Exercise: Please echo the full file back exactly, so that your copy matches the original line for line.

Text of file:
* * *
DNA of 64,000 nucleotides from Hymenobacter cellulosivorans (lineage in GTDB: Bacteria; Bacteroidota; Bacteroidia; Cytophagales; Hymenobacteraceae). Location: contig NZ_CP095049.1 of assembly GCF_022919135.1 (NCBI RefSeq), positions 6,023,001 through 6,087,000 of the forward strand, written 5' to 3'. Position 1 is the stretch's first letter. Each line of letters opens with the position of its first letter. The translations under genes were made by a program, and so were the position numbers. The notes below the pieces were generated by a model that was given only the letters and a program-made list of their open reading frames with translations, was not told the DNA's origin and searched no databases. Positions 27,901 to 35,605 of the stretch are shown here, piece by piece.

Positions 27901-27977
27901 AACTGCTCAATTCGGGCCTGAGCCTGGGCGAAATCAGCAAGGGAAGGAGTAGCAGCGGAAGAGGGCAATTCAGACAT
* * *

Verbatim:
DNA of 64,000 nucleotides from Hymenobacter cellulosivorans (lineage in GTDB: Bacteria; Bacteroidota; Bacteroidia; Cytophagales; Hymenobacteraceae). Location: contig NZ_CP095049.1 of assembly GCF_022919135.1 (NCBI RefSeq), positions 6,023,001 through 6,087,000 of the forward strand, written 5' to 3'. Position 1 is the stretch's first letter. Each line of letters opens with the position of its first letter. The translations under genes were made by a program, and so were the position numbers. The notes below the pieces were generated by a model that was given only the letters and a program-made list of their open reading frames with translations, was not told the DNA's origin and searched no databases. Positions 27,901 to 35,605 of the stretch are shown here, piece by piece.

Positions 27901-27977
27901 AACTGCTCAATTCGGGCCTGAGCCTGGGCGAAATCAGCAAGGGAAGGAGTAGCAGCGGAAGAGGGCAATTCAGACAT